25th May 2023 – (Hong Kong) Hong Kong is buzzing with excitement as the giant yellow Rubber Duck makes its return to Victoria Harbour after ten years. This time, the Rubber Duck is even bringing a companion, as two 18-meter-tall inflatable Rubber Ducks were spotted at the Tam Kon Shan Road shipyard in the northern part of Tsing Yi. The organiser, AllRightsReserved has announced that the Rubber Ducks will make their way to Victoria Harbour on 1st June, and it is expected to draw another wave of visitors to the city.
The Rubber Duck was first created in 2007 by Dutch artist Florentijn Hofman and has since traveled to various cities around the world, including Sydney, Australia, Sao Paulo, Brazil, and many other places. Each Rubber Duck is recreated locally, and its temporary installations have brought joy and excitement to people of all ages. The Hong Kong exhibition in 2013 was a massive success, with the inflatable duck reaching a height of 16.5 meters and attracting nearly 8 million visitors.
According to the event organiser, the giant Rubber Ducks will be anchored to the bottom of the harbour with three specially designed 3-ton stone anchors to prevent it from being swept away by strong winds and waves. Additionally, a waterproof electric cable was also installed to provide power to the exhibition. The organiser is still finalising details with local authorities, such as the exact location in the harbour and how long the pieces would be displayed, with an announcement expected on 1st June.
The Rubber Duck’s creator, Florentijn Hofman, drew inspiration for his work from a 2001 museum visit and a popular yogurt advertisement in the Netherlands in 2000 or 2001. Hofman searched for the perfect toy duck and eventually settled on a design by a Hong Kong company called Tolo Toys. The yogurt company, Yogho! Yogho!, financed the creation of the Rubber Duck.
Since its creation, the Rubber Duck has become a global phenomenon, and its exhibitions have brought joy and excitement to people of all ages. The giant inflatable duck is a symbol of happiness and, for many, represents a sense of nostalgia and childhood memories. Its bright yellow color and playful design have captured the hearts of millions worldwide, making it an international icon.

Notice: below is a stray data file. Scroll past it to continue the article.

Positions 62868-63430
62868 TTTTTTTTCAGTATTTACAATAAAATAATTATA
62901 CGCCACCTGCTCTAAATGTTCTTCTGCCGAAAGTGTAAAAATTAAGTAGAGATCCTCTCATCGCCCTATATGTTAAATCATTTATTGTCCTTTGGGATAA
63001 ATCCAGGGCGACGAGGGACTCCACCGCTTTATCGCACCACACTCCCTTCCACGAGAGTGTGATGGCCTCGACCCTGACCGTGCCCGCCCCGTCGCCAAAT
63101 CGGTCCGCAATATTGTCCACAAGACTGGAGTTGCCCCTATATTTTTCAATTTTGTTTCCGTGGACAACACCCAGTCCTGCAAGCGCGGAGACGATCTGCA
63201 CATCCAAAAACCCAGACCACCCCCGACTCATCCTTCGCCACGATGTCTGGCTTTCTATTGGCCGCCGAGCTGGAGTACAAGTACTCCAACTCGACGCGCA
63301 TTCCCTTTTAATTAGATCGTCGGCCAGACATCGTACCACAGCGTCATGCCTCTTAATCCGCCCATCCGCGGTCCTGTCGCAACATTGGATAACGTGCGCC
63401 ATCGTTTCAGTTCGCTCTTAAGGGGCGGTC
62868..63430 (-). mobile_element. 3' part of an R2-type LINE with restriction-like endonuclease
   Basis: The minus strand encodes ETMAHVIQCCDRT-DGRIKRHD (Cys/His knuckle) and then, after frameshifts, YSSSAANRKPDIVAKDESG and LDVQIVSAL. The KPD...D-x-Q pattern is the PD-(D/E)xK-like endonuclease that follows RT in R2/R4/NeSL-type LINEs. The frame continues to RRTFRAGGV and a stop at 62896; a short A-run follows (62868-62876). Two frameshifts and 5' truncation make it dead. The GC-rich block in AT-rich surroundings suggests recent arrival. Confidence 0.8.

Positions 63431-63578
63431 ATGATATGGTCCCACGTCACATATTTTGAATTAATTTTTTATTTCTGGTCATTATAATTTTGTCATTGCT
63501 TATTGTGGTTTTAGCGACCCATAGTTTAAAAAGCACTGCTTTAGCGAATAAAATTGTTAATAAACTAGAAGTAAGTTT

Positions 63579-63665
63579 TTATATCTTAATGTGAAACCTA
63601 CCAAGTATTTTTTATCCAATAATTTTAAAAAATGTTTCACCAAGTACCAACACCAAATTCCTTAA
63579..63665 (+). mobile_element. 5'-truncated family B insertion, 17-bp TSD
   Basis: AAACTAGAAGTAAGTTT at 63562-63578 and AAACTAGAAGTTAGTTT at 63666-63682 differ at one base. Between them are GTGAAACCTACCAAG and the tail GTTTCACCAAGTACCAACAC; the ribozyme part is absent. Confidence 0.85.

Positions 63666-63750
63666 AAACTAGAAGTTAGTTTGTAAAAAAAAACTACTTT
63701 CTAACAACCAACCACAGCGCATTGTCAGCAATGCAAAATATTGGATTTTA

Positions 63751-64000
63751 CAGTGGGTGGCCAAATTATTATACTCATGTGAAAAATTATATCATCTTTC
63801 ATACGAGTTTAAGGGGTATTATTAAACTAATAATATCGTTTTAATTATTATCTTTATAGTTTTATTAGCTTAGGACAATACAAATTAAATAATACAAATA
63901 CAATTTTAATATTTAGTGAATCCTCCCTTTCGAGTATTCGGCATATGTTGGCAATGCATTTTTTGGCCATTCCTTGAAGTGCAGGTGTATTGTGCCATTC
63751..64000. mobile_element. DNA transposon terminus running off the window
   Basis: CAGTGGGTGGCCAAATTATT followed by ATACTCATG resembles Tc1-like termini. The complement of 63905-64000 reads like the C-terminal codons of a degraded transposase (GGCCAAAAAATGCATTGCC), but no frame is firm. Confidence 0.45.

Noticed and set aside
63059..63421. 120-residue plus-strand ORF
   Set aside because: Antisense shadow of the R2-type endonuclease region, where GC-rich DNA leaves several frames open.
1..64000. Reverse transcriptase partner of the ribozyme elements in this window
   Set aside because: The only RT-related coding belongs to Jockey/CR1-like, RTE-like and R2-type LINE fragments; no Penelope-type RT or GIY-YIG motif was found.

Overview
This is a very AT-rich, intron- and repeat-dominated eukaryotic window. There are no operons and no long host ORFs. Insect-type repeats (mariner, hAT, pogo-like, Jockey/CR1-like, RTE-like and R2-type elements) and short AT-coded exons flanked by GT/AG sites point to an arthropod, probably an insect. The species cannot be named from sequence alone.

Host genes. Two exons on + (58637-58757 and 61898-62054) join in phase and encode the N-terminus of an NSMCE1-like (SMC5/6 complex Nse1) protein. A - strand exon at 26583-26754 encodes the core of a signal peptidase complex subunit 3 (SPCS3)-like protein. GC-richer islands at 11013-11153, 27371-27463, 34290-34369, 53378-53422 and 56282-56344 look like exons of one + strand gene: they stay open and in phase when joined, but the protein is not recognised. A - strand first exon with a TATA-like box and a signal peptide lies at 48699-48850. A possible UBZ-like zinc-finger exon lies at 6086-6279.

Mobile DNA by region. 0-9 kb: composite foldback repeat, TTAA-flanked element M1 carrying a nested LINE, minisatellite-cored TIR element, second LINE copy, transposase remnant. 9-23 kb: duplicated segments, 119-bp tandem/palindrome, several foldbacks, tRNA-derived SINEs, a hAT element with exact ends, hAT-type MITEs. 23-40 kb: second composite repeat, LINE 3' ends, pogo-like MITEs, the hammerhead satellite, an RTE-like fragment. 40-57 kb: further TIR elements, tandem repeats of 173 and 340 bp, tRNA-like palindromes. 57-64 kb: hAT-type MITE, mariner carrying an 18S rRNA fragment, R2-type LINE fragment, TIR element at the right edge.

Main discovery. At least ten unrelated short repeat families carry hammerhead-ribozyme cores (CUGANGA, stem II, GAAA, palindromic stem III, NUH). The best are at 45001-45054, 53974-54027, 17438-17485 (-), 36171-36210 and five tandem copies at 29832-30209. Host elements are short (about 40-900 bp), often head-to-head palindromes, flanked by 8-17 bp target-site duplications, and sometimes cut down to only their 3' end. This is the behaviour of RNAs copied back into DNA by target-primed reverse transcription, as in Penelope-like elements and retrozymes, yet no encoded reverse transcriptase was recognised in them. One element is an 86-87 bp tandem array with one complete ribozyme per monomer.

The return of the Rubber Duck to Hong Kong is significant, especially for those who remember the joy it brought to the city ten years ago. The playful design and bright yellow colour of the Rubber Duck have become iconic, symbolising happiness and childhood memories for many. The organiser of the exhibition has taken measures to ensure the safety of the installation, including three specially designed 3-ton stone anchors to prevent it from being swept away by strong winds and waves.
The studio behind the Rubber Duck’s exhibition, AllRightsReserved, is a Hong Kong-based art studio that has organised various art exhibitions in the city since it was established in 2003. These include the display of 1,600 handcrafted paper pandas around the city in 2014 and thousands of LED roses from South Korea in Tamar Park in Central in 2016. In 2019, the studio exhibited a 37-meter-long sculpture of Kaws’ Companion, a signature character created by artist Kaws, whose real name is Brian Donnelly, floating off the waters of Tamar Park.
When the Rubber Duck floated off Tsim Sha Tsui for almost six weeks from 2nd May, 2013, it was a hit with locals and tourists. It was popular with tens of thousands of photographers and those taking selfies. On 15th May, the artwork deflated, disappointing fans but was soon reinflated. Hofman is known for creating larger-than-life pieces aimed at breaking the boundaries between people and public art spaces viewed as inaccessible.